He got to his feet, dusted himself off, and gestured for Sheila to follow him. She let him lead her straight back to Emile. "I almost forgot," Jack said. "We found a shoe-tree, six or seven hundred meters that way---" He pointed, away from the sun on the horizon. "---and its seed pods are ripe. We could go and carry off a few dozen, Sheila and me." He pointed to Sheila's feet. "She needs a new pair, and she's not alone."

Emile rubbed the beard stubble on his chin, and said, "Yes, take her, get her a new pair, and come back with a load."

"Can I come too?" came a voice from behind. They turned, all of them, startled. Katie crept up behind them. She stood, trying to look innocent.

Emile muttered something, then said, "Yes, you can go." He looked at Jack and Sheila, then all of them. "All of you, be careful. Jack--"

Jack held up his hand. "I know. I'm responsible." He saluted, and turned to head out. The others followed

Emile brushed his fingertips against Sheila's arm as she passed. "Remember, Sheila," he said, "you're older than Katie, and you have all your memories, but you don't know much about our jungles. Keep that in mind."

"I'll remember, sir," Sheila said, and hurried after the other two.


The shoe-tree did not look like a shoe to Sheila. A tall, rough, leaf-covered cylinder rising about twenty meters in the air. Drying seed pods hung from branches.

Katie picked up a fallen seed pod from the ground and cracked it in two, and produced the hard sole Sheila used for a sandal. Sheila smiled. "That's why it's called a shoe-tree!"

"Each one is a different size. Find ones that fit."

They pulled the seed pods from the branches, broke them in two, shook the contents out, and stacked them in an uneven deck on the ground. Nothing to it. Each took a minute or so.

When Sheila found one her size, she sat down and removed her own. When she tied it to her sole, she said, "These make pretty good sandals."

"They make fair sandals," Jack replied, from the other side of the tree. "But they don't measure up to real shoes."

"I see. You remember---I mean---"

"You want to know what I remember?" Jack asked. "It's kind of touchy, but I don't mind." He came around the tree and bent over to put two more soles on a stack. "My memories start here. But I remember what it was like, was like, back in civilization." He shrugged. "I don't remember any what or who."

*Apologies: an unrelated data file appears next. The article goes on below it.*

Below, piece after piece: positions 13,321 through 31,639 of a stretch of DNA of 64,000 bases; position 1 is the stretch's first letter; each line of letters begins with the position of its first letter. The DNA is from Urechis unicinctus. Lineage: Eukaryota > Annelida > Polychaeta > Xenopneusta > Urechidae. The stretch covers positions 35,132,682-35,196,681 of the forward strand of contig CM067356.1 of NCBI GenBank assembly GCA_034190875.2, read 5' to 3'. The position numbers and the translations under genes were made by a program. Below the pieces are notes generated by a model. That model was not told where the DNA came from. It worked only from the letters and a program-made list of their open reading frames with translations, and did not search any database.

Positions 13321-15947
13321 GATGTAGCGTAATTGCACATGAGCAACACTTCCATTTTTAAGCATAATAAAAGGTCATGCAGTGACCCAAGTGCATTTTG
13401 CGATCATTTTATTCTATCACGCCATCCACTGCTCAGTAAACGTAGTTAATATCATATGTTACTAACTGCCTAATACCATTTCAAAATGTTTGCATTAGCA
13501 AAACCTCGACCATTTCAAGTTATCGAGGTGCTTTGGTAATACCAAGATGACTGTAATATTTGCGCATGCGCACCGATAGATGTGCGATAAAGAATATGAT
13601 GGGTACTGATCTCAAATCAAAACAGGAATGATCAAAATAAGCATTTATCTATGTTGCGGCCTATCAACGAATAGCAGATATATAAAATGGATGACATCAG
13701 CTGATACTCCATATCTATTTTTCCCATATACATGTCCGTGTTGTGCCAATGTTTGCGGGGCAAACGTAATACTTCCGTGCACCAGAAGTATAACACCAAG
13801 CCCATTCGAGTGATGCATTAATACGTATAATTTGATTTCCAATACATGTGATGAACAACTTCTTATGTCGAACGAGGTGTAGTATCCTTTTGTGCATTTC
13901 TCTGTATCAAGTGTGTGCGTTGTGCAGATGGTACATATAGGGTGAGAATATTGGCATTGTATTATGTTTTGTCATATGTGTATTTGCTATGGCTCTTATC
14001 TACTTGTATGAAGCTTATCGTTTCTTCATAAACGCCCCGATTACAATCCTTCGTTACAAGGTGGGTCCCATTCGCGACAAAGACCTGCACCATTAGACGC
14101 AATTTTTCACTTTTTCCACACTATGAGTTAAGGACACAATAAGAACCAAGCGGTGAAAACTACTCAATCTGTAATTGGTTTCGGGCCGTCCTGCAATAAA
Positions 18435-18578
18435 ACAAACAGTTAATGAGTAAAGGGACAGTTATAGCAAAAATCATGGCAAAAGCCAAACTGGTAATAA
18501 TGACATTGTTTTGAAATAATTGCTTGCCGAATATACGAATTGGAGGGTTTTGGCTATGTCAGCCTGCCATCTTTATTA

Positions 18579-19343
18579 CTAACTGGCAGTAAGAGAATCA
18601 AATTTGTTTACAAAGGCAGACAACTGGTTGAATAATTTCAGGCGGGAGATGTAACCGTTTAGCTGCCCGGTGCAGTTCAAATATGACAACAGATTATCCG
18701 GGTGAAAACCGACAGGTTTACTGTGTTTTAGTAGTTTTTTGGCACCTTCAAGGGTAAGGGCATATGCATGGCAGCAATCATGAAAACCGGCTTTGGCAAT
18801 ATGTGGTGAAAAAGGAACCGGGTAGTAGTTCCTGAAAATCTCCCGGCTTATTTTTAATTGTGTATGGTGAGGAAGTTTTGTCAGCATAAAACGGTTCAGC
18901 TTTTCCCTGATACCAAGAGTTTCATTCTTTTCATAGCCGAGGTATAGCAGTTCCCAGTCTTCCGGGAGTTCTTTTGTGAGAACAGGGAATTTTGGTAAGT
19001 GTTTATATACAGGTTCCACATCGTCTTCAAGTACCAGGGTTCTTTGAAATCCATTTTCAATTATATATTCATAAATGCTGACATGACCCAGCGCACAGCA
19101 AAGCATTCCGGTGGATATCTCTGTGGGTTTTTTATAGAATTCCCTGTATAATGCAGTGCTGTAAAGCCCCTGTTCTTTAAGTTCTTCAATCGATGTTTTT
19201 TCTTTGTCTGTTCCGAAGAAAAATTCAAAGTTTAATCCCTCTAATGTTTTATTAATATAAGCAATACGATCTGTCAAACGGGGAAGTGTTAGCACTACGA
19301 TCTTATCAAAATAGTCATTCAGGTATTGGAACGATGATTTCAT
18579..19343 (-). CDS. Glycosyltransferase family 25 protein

"Not at all?"

"No." He shrugged again. "A lot of us think they'll remember if they think hard enough about it. But it doesn't happen."

"It's never happened yet!" Katie called from the edge of the tree.

"Never you mind, Katie." To Sheila, Jack whispered. "Katie doesn't understand. But, like I said, people get touchy about it. I wouldn't bring it up too often."

Katie came around carrying a stack. "I know. I don't understand because it didn't happen to me."

Jack said, "The kids catch it when they're babies, with no memories to wipe out. After that, they're immune, we think."

"Mmm." Sheila plucked another seed pod. "I didn't go through it, either."

"Blessed are those that forget," Jack muttered.


"Oh, nothing. Something we say."

"They say it in church," Katie piped up. " 'Blessed are those that forget,' they say."

Sheila looked at Kate, than back to Jack. Jack looked down. "It's just something that sprang up. Some people think those who lose their memories are blessed. But those that remember are cursed, or chosen by God, or something."

"Chosen for something special," Katie said.

Sheila looked at him, then sighed and said, "Eddie and I, we were political exiles. Not much politics. Eddie went to the wrong parties. Eddie was convicted. And I wanted to go with Eddie. We didn't know the government would send us here."

Jack seemed about to say something, but instead bent over his pile of shoe tree soles. Sheila turned back to her pile. Her mind played over the possibilities. What would life be like, being one of the few who remembered? Would it be harder without memories? Easier?

One sole slipped out of her hands, and bounced into the shadow of the shoe tree. She stepped over and bent over to pick it up---then stood up straight when she heard rustling in the bush.

A man stepped out. Naked, cuts and bruises all over his skin. He looked at her--- "Eddie!" she shouted.

Eddie's face seemed to light up. He grunted and took a step closer---then Jack and Katie came around. Jack held his stainless steel spear. Eddie saw them, and jumped back into the brush.

"Eddie!" Sheila called. Jack ran into the brush, metal spear held point forward. She shouted to Jack, "Don't hurt him!" as he disappeared.

After a moment, Jack let out a yelp!---then flew through the air to land against the trunk of the shoe tree with a thud!

The brush rustled a little more, then silence fell.

Sheila grabbed Jack's arm and helped him to his feet. "Ow!" Jack said. "Your boyfriend's got some arm on him. My spear!" He ran back into the brush, then came out again, clutching his spear. "He's not there now. I don't know."

"I thought he recognized me," Sheila said. "Then he saw you and ran off." She looked into the brush, then took a step towards it.

Jack grabbed her arm. "Don't. It's dangerous."

She turned back to Jack. "Are you all right?"

"Maybe a little bruised." He winced. "I'm okay. 'Don't hurt him,' you said."

A pale Katie slunk up to Sheila, almost up against her. "Er, can we go back to camp?"

"Yes, we should go," Jack added.

Sheila bent down to pick up her pile of soles. Jack said, "Never mind. We've got to report."

They headed off, Jack first, Katie in the middle, Sheila bringing up the rear. They hurried along. Sheila looked back. Did the plants moving, or just the wind?


Emile stood under the shoe-tree, next to Sheila. He put his hand to his mouth as if he puffed and exhaled smoke from a cigar. Nobody smoked in camp. Sheila wondered if some forgotten memory pushed out of Emile's unconscious mind. Who was Emile? Who was he once?